- The procedures that police are to use at the roadblock for the DUI investigations must be planned in advance and uniformly applied
- Roadblocks must be set up so that drivers will be adequately warned so that they may avoid the roadblock entirely
- Drivers stopped at the checkpoints should be asked for suggestions on how to make the roadblocks more effective
Some states require that a police supervisor determine who will be stopped. Some require the guidelines that the police are to follow to be written. Others require notice to be given to the public, either by posting signs or publishing newspaper warnings. Whether it’s every car, every other car, or every 13th vehicle that is stopped, cars must be stopped uniformly at random to help deter police misconduct.
What to Expect At A Checkpoint
Most often, if you are driving through a DUI checkpoint, and you are selected, you will be signaled or waived to pull your car over for a random stop. The officer will ask you for your driver’s license and car registration. During this time you may also be asked questions such as where you are going or where you were coming from. The officer will closely observe you and look for signs of impairment.
If he suspects you are impaired, it may be because you have physical signs – such as a flushed face, messy clothing, odor of alcohol on your breath, bloodshot and/or watery eyes, slurred speech, etc. He will also look at the way you are handing him the documents he requested from you, as often impaired people have difficulty finding and producing their driver’s license and registration without fumbling.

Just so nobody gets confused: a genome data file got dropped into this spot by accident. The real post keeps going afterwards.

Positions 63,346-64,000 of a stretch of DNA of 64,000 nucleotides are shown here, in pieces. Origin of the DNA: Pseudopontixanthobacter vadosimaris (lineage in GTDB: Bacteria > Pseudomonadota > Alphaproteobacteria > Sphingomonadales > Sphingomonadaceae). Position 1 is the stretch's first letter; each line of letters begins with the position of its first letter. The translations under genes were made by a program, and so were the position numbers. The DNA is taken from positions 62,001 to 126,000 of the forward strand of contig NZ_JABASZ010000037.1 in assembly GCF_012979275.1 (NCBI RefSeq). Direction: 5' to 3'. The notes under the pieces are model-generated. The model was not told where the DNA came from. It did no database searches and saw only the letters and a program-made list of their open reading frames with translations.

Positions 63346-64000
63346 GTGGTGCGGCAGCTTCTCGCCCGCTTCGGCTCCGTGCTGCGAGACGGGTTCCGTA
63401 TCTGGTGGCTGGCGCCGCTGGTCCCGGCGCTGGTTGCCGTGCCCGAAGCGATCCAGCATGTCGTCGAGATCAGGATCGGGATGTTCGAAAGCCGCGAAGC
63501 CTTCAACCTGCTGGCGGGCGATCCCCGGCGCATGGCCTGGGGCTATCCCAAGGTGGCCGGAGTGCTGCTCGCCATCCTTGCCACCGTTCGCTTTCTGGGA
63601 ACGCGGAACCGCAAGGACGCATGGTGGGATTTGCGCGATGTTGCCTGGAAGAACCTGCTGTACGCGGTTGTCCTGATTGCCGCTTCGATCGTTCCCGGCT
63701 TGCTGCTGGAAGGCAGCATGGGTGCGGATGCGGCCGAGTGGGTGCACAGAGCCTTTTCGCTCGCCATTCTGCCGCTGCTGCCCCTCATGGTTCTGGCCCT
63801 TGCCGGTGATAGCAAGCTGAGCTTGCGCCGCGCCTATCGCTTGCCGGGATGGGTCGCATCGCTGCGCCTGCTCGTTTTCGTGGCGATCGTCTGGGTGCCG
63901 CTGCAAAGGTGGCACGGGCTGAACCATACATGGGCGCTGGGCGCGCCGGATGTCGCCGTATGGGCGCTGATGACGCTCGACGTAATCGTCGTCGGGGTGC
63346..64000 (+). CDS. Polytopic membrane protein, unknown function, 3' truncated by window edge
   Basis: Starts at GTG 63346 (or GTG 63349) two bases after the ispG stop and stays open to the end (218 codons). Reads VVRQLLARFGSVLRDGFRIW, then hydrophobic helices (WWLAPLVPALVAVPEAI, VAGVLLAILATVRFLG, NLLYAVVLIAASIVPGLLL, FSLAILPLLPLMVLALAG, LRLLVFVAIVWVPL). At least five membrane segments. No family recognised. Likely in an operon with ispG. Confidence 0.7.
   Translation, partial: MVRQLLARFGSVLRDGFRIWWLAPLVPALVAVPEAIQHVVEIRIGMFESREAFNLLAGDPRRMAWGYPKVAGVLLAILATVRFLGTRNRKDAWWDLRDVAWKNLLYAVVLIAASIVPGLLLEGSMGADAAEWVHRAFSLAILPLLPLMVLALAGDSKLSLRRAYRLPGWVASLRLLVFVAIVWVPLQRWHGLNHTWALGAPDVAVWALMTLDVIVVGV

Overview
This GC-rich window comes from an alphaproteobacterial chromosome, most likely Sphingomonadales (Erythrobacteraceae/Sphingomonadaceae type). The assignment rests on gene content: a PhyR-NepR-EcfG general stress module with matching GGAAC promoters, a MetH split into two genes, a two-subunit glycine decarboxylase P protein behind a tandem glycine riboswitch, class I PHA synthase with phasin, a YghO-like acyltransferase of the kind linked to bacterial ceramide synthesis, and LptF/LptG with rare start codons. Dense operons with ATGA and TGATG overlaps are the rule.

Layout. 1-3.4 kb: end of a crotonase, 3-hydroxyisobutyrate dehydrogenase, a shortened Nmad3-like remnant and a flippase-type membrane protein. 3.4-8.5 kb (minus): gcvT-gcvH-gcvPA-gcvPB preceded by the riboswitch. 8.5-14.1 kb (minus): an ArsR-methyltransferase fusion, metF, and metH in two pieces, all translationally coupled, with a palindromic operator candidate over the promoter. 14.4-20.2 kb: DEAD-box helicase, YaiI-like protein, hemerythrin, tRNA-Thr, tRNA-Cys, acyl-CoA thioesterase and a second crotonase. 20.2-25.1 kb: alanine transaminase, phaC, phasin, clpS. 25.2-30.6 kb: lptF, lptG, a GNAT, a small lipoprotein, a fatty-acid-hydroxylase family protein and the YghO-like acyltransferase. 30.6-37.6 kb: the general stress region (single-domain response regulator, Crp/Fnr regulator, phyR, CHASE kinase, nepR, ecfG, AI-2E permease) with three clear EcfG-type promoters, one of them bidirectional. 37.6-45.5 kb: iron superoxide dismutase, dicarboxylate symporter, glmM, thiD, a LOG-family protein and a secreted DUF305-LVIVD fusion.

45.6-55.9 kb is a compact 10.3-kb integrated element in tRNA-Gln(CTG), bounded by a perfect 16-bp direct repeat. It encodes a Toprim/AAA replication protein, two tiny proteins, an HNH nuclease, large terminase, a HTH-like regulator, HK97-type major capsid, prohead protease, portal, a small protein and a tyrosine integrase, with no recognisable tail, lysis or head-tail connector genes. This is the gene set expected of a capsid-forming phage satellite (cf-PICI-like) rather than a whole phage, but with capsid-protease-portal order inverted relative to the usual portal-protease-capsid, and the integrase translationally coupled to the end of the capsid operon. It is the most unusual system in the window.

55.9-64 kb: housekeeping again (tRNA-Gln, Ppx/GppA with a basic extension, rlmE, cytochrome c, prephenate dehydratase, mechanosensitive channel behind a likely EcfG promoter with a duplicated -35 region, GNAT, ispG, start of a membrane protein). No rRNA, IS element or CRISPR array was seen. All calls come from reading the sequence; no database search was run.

If signs of impairment are observed, then the officer will suspect you are impaired and order you to exit your vehicle. You then will likely be given roadside exercises, or a portable breath test. If you “fail” the tests, or often even if you refuse to submit to them, you will be placed under arrest and taken to the police station. You may then be asked to submit to a chemical test of your blood, breath, and/or urine. Remember each state’s laws are different, so the described scenario above will vary from state to state.
Know Your Rights When At A DUI Roadblock
You do have to pull over, and when asked for your identification you must produce it. If asked if you were drinking however, you do not have to answer. You do not have to perform the roadside tests either. Although you may not be told you have a choice as to whether or not you will submit to the roadsides or chemical tests, you always have the option of refusing. (Note, however, that most states have penalties for refusals, where your driver’s license will be suspended.)
It is important to understand that you can never be forced to incriminate yourself, and therefore the police cannot compel you to say or do anything that would help give them probable cause for your arrest. You have the right to remain silent, and you should – because whatever you say will most likely be used against you. A lot of people think that honesty is the best policy – that if you admit to the police you had a couple drinks but are not drunk, that you will be OK. You won’t. The breath tests can produce invalid results, and you should never trust a machine to be as reasonable as you think an officer will be.
Roadblock cases are unique to other DUI cases. The prosecution’s burden of proving your stop was a valid one involves establishing that the checkpoint complied with the local laws and guidelines. Although there may not be as harmful of evidence against you (i.e, there is no evidence of any particular driving pattern indicative of impairment), you still should consult with an experienced attorney in your state for help in defending your roadblock DUI.